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Diversity & Associations

A two-way street

Many studies of well-reputed universities and consultancy firms have been written on the advantages of having a diverse board. According to these studies, including people of different age, race, gender, culture and professional and socio-economic backgrounds in a workplace brings different perspectives and increases creativity, productivity and innovation, which overall allow any company or association to grow and be more successful.

The predicament of these studies is easy: one of the keys for an innovative board is diversity. But what does it mean to have a diverse doard? Diversity is usually interpreted as being linked to factors mentioned above, but its deep meaning is to create boards where people with very unique characteristics bring new opinions, ideas and perspectives to the table, which leads to a change in the dynamic of the board.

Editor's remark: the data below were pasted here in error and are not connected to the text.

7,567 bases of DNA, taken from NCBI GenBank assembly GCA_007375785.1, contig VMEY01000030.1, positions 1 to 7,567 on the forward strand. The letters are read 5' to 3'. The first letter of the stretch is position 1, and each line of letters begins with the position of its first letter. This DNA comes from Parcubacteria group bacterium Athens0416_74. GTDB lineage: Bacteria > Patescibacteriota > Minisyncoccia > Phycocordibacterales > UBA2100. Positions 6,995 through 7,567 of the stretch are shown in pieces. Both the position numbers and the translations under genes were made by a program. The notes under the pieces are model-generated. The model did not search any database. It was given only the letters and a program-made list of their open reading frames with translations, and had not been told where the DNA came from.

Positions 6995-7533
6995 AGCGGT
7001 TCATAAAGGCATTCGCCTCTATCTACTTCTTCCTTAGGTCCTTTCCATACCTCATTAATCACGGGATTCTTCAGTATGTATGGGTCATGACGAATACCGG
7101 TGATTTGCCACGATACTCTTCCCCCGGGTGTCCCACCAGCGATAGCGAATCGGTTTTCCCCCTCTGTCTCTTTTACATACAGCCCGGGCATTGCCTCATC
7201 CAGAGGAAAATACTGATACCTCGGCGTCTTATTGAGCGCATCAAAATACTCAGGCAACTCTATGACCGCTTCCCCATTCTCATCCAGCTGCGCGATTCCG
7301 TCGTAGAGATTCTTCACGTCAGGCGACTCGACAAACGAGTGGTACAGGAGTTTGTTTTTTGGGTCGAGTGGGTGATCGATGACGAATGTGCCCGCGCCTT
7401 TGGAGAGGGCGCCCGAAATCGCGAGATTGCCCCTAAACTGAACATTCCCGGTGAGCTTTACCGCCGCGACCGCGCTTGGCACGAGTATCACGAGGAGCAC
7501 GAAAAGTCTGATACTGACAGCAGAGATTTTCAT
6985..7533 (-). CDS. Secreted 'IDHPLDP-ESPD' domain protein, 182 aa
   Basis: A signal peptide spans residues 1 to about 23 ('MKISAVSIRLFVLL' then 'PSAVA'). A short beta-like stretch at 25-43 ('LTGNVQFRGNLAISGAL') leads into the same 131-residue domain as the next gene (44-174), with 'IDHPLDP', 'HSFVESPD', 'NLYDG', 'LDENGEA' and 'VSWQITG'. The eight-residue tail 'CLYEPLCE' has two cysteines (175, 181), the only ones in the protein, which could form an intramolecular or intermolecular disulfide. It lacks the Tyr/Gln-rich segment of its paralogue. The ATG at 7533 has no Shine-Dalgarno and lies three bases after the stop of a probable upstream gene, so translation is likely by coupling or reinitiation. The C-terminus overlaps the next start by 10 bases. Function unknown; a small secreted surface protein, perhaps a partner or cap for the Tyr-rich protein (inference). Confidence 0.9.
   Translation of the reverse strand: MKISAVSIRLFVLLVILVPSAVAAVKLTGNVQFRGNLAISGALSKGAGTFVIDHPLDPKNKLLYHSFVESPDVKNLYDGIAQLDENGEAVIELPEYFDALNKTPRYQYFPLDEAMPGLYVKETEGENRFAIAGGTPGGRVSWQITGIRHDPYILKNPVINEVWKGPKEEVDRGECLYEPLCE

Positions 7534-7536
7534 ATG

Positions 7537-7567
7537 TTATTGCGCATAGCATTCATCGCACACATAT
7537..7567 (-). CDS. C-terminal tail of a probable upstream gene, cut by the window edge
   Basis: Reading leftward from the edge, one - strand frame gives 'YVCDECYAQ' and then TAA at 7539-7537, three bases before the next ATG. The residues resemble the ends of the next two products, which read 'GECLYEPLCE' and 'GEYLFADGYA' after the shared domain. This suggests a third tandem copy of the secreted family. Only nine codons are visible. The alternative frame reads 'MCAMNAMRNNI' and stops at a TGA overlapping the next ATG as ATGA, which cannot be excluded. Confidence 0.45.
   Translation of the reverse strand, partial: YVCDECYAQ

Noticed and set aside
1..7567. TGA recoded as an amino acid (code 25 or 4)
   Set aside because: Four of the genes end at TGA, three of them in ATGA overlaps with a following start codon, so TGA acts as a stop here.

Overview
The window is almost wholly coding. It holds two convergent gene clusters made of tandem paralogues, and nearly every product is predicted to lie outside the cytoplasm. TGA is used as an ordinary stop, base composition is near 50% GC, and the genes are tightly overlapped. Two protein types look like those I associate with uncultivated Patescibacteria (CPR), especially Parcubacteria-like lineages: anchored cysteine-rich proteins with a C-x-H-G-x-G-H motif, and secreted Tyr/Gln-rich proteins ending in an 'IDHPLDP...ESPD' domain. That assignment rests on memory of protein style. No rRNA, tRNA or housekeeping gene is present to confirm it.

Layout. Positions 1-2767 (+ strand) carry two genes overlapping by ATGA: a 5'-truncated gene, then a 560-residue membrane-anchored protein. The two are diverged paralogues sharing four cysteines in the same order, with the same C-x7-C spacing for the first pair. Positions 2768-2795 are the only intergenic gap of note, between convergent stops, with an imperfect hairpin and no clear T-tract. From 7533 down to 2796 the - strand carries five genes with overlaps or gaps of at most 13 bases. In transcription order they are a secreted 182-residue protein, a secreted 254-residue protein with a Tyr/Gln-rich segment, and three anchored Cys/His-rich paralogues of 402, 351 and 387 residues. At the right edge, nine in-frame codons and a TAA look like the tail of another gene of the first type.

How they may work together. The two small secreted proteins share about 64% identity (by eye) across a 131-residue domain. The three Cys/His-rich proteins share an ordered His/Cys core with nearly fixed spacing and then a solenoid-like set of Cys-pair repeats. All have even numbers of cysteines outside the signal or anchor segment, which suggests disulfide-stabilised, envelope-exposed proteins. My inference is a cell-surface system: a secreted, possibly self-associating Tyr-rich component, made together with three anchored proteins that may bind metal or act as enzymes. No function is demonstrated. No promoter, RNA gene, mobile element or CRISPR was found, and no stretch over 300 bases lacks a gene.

If an increase in diversity at board level contributes to creating a stimulating debate, this, however, makes the functioning of the board less smooth and more "challenging." Indeed, an even board would make decisions in a very efficient manner since its members would easily agree with each other. In a board composed of individuals who are very diverse, points that need to be discussed might stimulate a range of viewpoints that will have to be taken into account before any decision can be made.

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